Black Rot of Crucifers

Black rot symptoms on cabbage. Photo: S. B. Scheufele

Black rot, caused by the bacterium Xanthomonas campestris pv. campestris, is the most common and destructive disease of the cabbage family worldwide. The bacterium is introduced to fields through infected seeds or transplants. Once present, it may survive on decomposing crop residue for up to two years, or indefinitely on weeds in the crucifer family. The black rot pathogen develops fastest during warm (80 to 95°F) and moist conditions. The disease is spread quickly between plants in a row by splashing rain and gains entry through water pores at leaf margins or through wounds on plant tissue.

Early symptoms appear as wedge-shaped chlorotic (yellow) patches along the edge of the leaf that point toward the midrib. Veins in the discolored area darken as the interveinal tissue dies and becomes brown and brittle. Eventually the bacteria enter the vascular system of the plant and the disease becomes systemic, producing leaf drop and head rot. Crop loss can be extensive. A crosswise cut of the stem, leaf petiole or veins will reveal a darkened ring of vascular tissue.

Black rot symptoms on a brassica leaf. Photo: Maggie Ng

Damage from this disease can usually be avoided by using an integrated approach to disease management.

Disease management

  • Most of the black rot epidemics have been introduced on infected transplants from the southern states. It is advised to grow your own transplants or source them locally.
  • Hot water seed treatment can help reduce or eliminate the seedborne pathogen.
  • Grow transplants in a soilless mix or use a new, pasteurized or fumigated seedbed.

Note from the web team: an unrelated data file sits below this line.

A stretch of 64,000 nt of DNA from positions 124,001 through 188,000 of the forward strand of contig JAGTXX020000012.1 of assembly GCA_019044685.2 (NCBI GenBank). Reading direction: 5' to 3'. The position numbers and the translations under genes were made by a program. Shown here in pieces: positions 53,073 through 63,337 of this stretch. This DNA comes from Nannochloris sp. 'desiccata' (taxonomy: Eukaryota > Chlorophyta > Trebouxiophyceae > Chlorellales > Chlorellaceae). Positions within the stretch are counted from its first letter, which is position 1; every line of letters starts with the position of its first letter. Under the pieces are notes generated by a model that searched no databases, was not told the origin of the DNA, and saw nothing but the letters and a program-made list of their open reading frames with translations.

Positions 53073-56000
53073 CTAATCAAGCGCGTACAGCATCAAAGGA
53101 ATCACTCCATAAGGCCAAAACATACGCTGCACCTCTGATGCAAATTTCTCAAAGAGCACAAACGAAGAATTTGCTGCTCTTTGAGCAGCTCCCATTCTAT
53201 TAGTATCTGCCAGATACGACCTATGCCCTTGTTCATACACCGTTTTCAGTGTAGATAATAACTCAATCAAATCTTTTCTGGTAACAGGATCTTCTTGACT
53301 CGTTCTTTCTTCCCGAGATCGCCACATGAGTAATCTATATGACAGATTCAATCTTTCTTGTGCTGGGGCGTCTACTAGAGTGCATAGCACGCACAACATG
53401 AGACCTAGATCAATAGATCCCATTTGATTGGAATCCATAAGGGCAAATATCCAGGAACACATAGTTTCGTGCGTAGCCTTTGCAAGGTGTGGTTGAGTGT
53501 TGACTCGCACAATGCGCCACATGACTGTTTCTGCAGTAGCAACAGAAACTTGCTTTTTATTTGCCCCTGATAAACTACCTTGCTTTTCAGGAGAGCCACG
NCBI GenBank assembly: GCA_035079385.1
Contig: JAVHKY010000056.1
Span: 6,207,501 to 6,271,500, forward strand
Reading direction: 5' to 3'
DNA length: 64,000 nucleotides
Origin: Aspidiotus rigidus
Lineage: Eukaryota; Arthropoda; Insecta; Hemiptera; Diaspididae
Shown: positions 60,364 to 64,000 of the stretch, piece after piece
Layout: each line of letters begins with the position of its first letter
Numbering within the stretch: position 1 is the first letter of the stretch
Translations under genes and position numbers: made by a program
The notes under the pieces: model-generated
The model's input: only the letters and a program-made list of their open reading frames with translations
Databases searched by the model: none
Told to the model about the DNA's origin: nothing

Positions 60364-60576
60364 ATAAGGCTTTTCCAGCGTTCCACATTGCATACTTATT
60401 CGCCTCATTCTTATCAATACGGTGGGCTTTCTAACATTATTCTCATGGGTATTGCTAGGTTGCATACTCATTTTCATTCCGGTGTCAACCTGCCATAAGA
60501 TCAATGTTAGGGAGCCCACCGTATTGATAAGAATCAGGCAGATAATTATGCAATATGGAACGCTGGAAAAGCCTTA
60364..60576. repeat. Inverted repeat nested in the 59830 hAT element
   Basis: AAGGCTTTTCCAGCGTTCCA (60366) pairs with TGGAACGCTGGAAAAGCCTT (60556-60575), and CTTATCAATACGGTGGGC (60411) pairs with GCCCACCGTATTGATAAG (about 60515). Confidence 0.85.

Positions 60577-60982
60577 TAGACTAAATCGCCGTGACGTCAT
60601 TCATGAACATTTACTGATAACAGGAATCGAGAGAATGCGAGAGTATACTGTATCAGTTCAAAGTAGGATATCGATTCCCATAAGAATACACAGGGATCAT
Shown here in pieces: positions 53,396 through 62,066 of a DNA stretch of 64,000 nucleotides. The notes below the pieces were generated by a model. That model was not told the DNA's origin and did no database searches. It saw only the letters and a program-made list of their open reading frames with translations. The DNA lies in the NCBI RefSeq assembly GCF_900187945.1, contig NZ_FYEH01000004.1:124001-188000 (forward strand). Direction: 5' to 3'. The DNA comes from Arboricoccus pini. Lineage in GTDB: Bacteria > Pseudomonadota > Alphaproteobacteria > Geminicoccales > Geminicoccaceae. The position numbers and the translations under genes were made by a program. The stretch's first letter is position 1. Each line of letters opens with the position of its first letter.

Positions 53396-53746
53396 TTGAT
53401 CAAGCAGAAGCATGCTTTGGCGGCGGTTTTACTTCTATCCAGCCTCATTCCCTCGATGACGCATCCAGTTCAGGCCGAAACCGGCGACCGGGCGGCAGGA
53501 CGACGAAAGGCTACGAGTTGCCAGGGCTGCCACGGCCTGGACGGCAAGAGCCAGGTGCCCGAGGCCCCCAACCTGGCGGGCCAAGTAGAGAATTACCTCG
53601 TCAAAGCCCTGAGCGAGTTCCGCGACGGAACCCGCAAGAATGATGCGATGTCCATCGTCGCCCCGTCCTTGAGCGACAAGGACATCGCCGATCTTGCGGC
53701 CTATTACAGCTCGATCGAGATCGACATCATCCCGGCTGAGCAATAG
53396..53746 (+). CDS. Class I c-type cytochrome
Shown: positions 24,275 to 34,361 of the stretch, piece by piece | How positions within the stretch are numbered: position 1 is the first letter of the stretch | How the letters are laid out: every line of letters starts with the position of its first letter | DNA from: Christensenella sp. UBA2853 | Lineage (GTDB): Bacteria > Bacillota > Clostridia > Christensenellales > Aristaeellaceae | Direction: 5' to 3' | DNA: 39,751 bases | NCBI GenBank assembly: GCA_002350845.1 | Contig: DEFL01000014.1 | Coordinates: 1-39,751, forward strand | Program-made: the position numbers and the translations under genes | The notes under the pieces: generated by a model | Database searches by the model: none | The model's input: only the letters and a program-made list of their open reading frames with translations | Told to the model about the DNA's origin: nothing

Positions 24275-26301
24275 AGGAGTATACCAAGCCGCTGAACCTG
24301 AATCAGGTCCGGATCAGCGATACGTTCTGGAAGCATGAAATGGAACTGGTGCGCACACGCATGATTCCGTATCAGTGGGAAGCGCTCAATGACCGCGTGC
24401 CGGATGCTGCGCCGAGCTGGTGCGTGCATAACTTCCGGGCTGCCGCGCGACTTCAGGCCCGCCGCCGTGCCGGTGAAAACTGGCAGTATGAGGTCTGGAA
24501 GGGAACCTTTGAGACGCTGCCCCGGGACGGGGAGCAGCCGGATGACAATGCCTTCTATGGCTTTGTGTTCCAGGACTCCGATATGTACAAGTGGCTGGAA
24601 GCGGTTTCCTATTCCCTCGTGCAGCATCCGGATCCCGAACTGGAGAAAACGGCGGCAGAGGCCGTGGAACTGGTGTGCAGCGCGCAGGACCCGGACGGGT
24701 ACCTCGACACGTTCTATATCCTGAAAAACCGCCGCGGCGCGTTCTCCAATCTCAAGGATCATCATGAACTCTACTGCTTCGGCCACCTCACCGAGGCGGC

• Avoid planting in low, wet sites with poor soil drainage. Planting on raised beds, which provide better soil drainage, may help reduce disease spread, especially in seed beds.
  • Implementing plastic mulch on raised beds can help reduce water splashing.
  • Avoid planting in fields infested with weeds in the crucifer family, which may harbor the black rot organism from previous years.
  • Use different seed lots to plant several smaller seed beds rather than one large bed. Inspect seedlings for black rot symptoms frequently and rogue infected and surrounding plants immediately.
  • Avoid working in fields when the foliage is wet.
  • Plow cole crop fields after harvest to hasten the decomposition of crop residues.
  • Manage weeds, especially those in the crucifer family such as mustard and shepherdspurse,
  • Practice a 3 year rotation between cole crop plantings.
  • If infection occurs, fixed copper or copper hydroxide applications every 7 to 10 days may slow the spread of this disease in dry seasons.
  • Use black rot resistant varieties, detailed below.

Black Rot Resistant and Tolerant Varieties

Black Rot Resistant Cabbage Guardian
Black Rot Tolerant Cabbage Bravo
Green Cup
Rio Verde*
Red Dynasty
Early Thunder
Blue Thunder
Black Rot Tolerant Broccoli Arcadia
Note: Varieties considered to be tolerant will withstand less disease pressure than those considered resistant.
*Note: One field of Rio Verde in Connecticut was observed to be severely infected with black rot. If you have problems with this variety, please contact one of the editors.


Initially written by Jude Boucher, Integrated Pest Management, University of Connecticut.

Updated in 2023 by Maggie Ng and Shuresh Ghimire. 

Reprinted from: Grower, Volume 92-6

This information was developed for conditions in the Northeast. Use in other geographical areas may be inappropriate.

The information in this document is for educational purposes only.  The recommendations contained are based on the best available knowledge at the time of publication.  Any reference to commercial products, trade or brand names is for information only, and no endorsement or approval is intended. The Cooperative Extension System does not guarantee or warrant the standard of any product referenced or imply approval of the product to the exclusion of others which also may be available.  The University of Connecticut, Cooperative Extension System, College of Agriculture and Natural Resources is an equal opportunity program provider and employer.